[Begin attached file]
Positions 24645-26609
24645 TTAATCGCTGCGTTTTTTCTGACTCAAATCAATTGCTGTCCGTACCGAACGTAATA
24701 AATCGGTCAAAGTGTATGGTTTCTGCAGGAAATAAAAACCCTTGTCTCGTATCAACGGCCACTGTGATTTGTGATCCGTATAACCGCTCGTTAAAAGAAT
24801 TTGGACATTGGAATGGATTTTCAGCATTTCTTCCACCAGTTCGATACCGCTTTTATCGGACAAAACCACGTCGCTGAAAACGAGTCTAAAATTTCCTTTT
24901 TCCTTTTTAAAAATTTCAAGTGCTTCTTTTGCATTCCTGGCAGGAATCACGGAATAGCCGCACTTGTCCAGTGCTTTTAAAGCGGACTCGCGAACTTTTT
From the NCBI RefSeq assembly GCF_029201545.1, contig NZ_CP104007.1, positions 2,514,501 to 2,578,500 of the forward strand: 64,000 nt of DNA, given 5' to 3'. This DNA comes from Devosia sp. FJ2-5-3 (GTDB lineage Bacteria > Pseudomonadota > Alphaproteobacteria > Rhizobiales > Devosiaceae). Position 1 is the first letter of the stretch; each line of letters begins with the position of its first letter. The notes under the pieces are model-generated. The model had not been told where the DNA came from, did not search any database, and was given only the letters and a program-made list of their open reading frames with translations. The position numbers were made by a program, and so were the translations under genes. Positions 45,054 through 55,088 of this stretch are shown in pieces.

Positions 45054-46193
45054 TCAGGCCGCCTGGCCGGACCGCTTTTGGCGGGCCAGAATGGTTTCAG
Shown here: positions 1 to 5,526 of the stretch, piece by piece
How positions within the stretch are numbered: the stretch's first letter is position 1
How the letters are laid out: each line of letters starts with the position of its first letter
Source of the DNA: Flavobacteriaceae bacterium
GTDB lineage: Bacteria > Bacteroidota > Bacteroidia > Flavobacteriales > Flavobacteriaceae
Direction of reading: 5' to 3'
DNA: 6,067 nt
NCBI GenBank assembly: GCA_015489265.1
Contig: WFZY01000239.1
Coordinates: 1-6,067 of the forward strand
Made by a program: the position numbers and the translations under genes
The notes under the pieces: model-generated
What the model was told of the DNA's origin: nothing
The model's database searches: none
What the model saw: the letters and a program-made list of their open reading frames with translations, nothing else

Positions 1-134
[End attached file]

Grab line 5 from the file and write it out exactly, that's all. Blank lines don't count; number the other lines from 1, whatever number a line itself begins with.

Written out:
24901 TCCTTTTTAAAAATTTCAAGTGCTTCTTTTGCATTCCTGGCAGGAATCACGGAATAGCCGCACTTGTCCAGTGCTTTTAAAGCGGACTCGCGAACTTTTT